We all aspire for new roles/jobs Better roles. More creative roles. Roles that give us the opportunity to grow and learn and be more productive. And if the new role also pays handsomely, why not?!
So, what do you to do when you do get your dream job? Dreams do come true you know. Are you prepared to dive right in, or do you find yourself overwhelmed by the suddenness of it all (though it would not have been sudden, let me assure you. You would have gone through the whole interview (s) process!)
Begin at the beginning. That is what you do.
- Identify the key elements of the new role/job
Since you have been selected basis your skills and competencies that were judged during the interview process and you are aware of the broad job description of the role, how about bringing all that information up front?
Watch out for key competencies mentioned in the job description. Scan your interview process mentally for the important skills that were discussed. Make a comprehensive list – these are going to be the key elements of your new role/job.
For instance, if you are moving up the ladder from an individual contributor to a managerial position, team development and collaboration would figure high in this list. So would be the skill of decision making. If you are on this path of your career trajectory, it is normal to feel lost and stumble along the way. Seek out mentors within the organisation who can be your guide and put you on a fast track mode so that you are able to absorb the organisational culture effortlessly and at a quick pace.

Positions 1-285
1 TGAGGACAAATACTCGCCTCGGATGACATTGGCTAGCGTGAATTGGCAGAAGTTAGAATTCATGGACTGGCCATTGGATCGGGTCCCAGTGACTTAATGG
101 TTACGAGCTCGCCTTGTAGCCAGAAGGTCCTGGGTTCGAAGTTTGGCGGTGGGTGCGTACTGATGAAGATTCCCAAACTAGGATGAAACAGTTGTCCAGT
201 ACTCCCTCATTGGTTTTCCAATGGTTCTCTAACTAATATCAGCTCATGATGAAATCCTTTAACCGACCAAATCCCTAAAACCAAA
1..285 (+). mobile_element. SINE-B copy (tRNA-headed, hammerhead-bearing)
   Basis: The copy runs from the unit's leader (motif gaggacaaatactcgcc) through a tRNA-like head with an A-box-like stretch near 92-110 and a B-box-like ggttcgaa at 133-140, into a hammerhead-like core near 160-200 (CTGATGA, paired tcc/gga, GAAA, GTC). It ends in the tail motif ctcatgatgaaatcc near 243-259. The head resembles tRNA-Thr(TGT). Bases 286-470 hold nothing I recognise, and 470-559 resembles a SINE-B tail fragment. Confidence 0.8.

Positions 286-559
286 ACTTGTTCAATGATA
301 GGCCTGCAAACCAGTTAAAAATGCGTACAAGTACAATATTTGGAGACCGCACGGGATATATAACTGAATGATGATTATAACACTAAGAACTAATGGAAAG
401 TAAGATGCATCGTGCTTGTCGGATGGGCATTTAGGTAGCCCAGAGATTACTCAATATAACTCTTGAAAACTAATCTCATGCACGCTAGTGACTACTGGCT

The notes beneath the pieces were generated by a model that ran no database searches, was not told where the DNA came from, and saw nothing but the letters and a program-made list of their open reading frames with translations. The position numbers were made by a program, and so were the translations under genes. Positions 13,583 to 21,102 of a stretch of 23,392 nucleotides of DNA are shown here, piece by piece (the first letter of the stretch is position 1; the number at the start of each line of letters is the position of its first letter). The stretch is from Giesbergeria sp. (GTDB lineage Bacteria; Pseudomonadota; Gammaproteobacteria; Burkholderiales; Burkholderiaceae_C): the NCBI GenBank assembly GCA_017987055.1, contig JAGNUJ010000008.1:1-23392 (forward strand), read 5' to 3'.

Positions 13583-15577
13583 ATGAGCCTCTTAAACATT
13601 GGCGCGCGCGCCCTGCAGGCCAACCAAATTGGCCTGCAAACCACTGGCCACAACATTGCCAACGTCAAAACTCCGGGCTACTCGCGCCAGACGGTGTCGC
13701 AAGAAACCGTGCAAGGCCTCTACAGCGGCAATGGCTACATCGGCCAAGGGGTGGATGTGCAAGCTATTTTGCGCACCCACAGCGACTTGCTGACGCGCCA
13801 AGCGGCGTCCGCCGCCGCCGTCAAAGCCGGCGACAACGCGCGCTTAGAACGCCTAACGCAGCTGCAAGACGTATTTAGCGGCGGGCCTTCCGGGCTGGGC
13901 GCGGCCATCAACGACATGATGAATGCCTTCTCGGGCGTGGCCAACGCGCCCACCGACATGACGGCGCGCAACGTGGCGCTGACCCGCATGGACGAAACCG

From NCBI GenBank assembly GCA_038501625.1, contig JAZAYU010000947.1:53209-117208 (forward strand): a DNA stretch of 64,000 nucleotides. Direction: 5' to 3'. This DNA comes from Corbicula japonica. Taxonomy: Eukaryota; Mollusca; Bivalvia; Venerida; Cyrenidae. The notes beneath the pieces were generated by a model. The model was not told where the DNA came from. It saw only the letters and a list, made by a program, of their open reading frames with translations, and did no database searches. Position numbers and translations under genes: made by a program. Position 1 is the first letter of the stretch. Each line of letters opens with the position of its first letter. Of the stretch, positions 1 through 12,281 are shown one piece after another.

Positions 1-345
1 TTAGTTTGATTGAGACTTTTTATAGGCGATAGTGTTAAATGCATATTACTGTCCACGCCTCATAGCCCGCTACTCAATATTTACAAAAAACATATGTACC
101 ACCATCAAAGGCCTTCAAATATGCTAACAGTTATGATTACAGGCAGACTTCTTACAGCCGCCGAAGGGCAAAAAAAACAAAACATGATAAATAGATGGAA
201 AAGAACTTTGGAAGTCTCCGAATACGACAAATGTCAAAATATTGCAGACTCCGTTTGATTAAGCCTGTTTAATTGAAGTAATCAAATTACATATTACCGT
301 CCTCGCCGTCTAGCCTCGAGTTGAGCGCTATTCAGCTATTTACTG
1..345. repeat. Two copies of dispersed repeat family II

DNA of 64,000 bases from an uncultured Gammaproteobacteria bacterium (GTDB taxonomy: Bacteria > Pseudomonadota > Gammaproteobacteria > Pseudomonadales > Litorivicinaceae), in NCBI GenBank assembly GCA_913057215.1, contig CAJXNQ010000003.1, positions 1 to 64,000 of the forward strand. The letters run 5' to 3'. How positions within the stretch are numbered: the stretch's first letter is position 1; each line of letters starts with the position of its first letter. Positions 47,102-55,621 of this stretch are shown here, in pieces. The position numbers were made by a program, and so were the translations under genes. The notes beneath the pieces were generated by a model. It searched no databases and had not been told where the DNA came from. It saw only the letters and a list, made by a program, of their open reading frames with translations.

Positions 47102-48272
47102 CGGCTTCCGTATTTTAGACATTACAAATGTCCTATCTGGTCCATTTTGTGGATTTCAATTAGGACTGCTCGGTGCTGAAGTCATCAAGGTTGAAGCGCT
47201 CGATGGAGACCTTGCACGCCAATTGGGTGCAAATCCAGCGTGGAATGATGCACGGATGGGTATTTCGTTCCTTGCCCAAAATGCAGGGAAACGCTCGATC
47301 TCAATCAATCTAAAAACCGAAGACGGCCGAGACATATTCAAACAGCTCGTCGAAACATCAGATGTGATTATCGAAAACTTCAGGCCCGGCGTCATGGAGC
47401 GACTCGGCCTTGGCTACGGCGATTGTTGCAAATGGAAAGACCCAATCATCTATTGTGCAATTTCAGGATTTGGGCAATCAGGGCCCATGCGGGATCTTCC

- Understand the business
There will come a phase in your professional life when you will jump ships and move across industries/sectors. The fundamentals of your skills can be of immense value in just about any role/job. If you are a risk taker, you will instinctively understand the value of being agile and adaptive. A good and easy place to begin is by understanding the business.
Work with your HR to have a detailed induction that should have you interacting not just with direct benefit functions but also with all business leaders. Note down important points discussed during the induction. Trust me, you will need to refer back to those notes. It is okay to not understand everything in the first instance, which is why those notes will keep handy. Gauge the most profitable business for the organisation. Ask people whom you meet as to what their business priorities are and understand from them how you can support them. In this whole process, keep an open mind and tune in for any new learnings.
Once you have mapped out the key business priorities and are clear about the ask of your new role/job, it is time to further classify your priorities. This helps in taking one meaningful step at a time and not meander around in the maze that sometimes surrounds a new role/job.
Your first priority ought to be focused on things that need to be done right away. It could be as simple as collaborating with cross functional teams. If so, get down to doing that.
Second, make a list of things that you need to work on and draw up an action plan around those. Maybe it is learning to say no to unproductive tasks. Or reading up on the history of the organisation to sharpen your understanding of the business.
Then of course you have the items that require no action. Examples of these would be activities that circle around your strengths, which you have demonstrated in the past and are extremely confident of. An apt example would be wherein you have the background of having worked in a PR agency. Here, you are bound to have an understanding of the whole process of public relations and media outreach. Hence, these need not be in the priority list.
A new role/job will always require and demand that ‘extra’ effort from your end. Earmark those areas that call for immediate action and stay focused in your discovery of new knowledge.
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